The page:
Fencon IX was held in Dallas over the weekend (Sept. 21-23). I thought it was a great success. Of course my definition of success is pretty simple. I had a good time. In spite of some friends and/or regular attendees not being able to make it this year.
I arrived at the hotel on Friday afternoon after a long drive. The first two panels I attended were slideshows by the artist guest of honor, Donato Giancola. In the first slideshow, he discussed how he became interested in art in general and how he came to do paperback covers. The second slideshow was more about how the Old Masters and some of the modern 20th century artists influenced him. There was some overlap between the two programs, but both were worth attending. Some of the paintings he showed were from a series he jokingly called Dead Things on the Beach. Many of these haven’t been published, and they were some of my favorites. One that has been published is the cover of The Golden Rose, by Kathleen Bryan. That’s it on the right. You can see what the original painting looks like here.
Toastmaster Peter David did a great job on the opening ceremonies, throwing toast into the audience. At least until a piece landed inside one of the large bowl light fixtures.
I made a run to Half Price Books later that night with a box of items, mostly duplicates from small presses that I’d gotten in some grab bag sales, but a few things my wife wanted to get rid of. They offered me $30. It was to laugh. I thanked them, kept the books, and got considerably more (much more) than that in trade credit in the dealer’s room for about half of what I had in the box. (Thanks Willie and Zane.)
When I got back to the hotel, I hung out in the hall outside the con suite and listened to astronaut Stanley G. Love tell what all he went through to get into the astronaut program. There were some room parties that night which I visited, then went to bed.
|Finn and Simmons, Barbarians Brunching|
I bounced around several panels Saturday morning, then at noon attended Brunch with Barbarians, a joint reading between Mark Finn and Heroic Fantasy Quarterly editor Adrian Simmons. The pieces they read were good, and so was the spread.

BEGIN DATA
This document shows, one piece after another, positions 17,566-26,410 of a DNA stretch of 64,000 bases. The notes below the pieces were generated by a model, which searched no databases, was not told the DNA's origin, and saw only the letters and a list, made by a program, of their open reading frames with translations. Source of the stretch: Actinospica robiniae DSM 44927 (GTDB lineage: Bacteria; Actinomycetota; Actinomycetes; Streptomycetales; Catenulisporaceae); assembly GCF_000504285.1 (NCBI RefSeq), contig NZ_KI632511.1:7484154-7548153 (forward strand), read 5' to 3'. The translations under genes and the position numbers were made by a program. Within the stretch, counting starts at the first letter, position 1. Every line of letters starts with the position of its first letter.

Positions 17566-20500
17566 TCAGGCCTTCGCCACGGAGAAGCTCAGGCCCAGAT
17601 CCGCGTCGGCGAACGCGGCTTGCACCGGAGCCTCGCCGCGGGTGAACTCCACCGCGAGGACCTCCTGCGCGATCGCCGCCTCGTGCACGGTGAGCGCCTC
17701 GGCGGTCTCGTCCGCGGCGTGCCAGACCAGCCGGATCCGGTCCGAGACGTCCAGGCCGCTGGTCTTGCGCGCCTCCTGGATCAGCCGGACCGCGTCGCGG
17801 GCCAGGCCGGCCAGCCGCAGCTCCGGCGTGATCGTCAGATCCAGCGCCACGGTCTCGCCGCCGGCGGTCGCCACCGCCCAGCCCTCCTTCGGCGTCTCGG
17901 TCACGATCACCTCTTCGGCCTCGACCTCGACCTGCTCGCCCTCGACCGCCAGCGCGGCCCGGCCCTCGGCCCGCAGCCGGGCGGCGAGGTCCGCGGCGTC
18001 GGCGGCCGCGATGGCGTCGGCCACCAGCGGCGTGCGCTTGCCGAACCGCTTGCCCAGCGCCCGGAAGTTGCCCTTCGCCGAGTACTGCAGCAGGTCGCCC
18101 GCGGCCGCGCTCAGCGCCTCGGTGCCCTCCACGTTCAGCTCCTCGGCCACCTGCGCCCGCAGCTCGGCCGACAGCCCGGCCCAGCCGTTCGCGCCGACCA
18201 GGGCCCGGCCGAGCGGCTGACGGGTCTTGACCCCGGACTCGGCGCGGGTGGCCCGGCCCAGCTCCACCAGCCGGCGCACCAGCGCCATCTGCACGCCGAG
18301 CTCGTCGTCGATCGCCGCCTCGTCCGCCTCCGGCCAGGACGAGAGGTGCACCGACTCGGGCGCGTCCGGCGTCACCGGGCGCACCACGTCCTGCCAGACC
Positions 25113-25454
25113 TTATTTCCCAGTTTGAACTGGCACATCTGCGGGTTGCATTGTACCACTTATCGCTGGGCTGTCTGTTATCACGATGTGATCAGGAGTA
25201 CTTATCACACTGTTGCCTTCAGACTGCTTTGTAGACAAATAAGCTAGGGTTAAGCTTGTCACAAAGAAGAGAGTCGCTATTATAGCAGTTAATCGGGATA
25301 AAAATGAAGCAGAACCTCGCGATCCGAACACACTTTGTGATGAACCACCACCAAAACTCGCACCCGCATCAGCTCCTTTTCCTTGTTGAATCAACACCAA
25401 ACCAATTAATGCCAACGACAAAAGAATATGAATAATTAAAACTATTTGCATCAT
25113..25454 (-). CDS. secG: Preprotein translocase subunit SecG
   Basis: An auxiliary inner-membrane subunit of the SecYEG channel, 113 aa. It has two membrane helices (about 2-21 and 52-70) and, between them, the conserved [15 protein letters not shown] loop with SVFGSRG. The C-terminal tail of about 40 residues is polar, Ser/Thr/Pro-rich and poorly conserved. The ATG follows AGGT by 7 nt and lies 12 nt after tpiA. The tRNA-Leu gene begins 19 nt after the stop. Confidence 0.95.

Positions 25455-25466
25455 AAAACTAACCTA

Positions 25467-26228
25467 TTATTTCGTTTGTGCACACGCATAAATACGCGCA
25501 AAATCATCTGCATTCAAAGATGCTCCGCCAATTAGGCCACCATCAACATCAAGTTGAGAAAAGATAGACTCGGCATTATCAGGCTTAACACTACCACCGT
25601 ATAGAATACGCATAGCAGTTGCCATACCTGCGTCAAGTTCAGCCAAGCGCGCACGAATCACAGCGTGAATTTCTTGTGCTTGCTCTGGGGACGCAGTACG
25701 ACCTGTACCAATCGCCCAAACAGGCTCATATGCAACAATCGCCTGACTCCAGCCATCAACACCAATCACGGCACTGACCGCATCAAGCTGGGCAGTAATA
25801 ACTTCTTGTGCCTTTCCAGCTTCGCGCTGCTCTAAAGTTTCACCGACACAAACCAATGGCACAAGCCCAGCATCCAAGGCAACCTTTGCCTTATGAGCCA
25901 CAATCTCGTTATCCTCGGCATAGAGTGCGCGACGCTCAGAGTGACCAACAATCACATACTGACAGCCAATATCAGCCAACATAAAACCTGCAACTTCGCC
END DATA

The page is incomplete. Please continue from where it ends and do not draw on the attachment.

More panels and signing that afternoon, along with a nap and dinner with Finn and Simmons. The panel on the future of space exploration was packed, with folks (including me) standing at the back. Special guest Karl Schroeder moderated a great panel on what science will look like in the far future. I missed a great deal of GoH C. J. Cherryh‘s address, but what I caught was fascinating. She was speaking on how climate change has affected empires over the historical record. I missed most of the events with the other guests. I usually spend some time listening to the musical guests, but this year I was pretty much otherwise occupied. (That’s one of the things I love most about Fencon, the music track.)
The maintenance people were working in the room across the hall from me and set off the fire alarms. The entire convention evacuated long enough to get outside and come back in.
At 5:00 that afternoon, there were a launch party for a benefit CD in the con suite. The CD is Cath, and the proceeds go to the Michael J. Fox Foundation. It’s Celtic music, probably my favorite genre, and some of my favorite artists perform on it. You can hear samples by clicking the above link. Melissa Tatum did a great job of putting this one together.
That evening I mostly hung at parties and visited with friends. I’m getting way too old to be staying up past midnight, I’m discovering.
|(Large) mammals of action: me and Todd Caldwell|
Sunday had another full slate. Donato was supposed to do a live portraiture demonstration, but he had to leave early. The two highlights of the day were the Phineas and Ferb panel (yes, yes I did attend) and the panel celebrating 80 years of Conan. If you aren’t familiar with Phineas and Ferb, you’re missing out on some of the most intelligent and creative science fiction cartoons around, one that not only gets geek culture, but treats it respectfully. If you don’t believe me, just watch the episode set in a science fiction convention. Members of the panel and audience displayed great taste in fashion, as you can see in the picture.
The Conan panel was the last one I attended, with good and thought provoking discussion. Mark Finn maintained that Conan was something of an anomaly in Howard’s work in that Conan was created for a specific market, namely Weird Tales. He says that the way women were portrayed in most of the Conan stories (Belit and Valeria being exceptions) was intended to appeal to editor Farnsworth Wright and get on the cover (and thus get paid more). As a counter-example of Howard portraying strong women, he and some of the other panelists pointed out “Sword Woman”. That was a good way to end the convention. Not wanting to leave, I reluctantly drove home.
It was a great convention. I’m looking forward to next year, although I’m not sure how big the convention will be. Worldcon will be held less than a month prior, and it will be in San Antonio.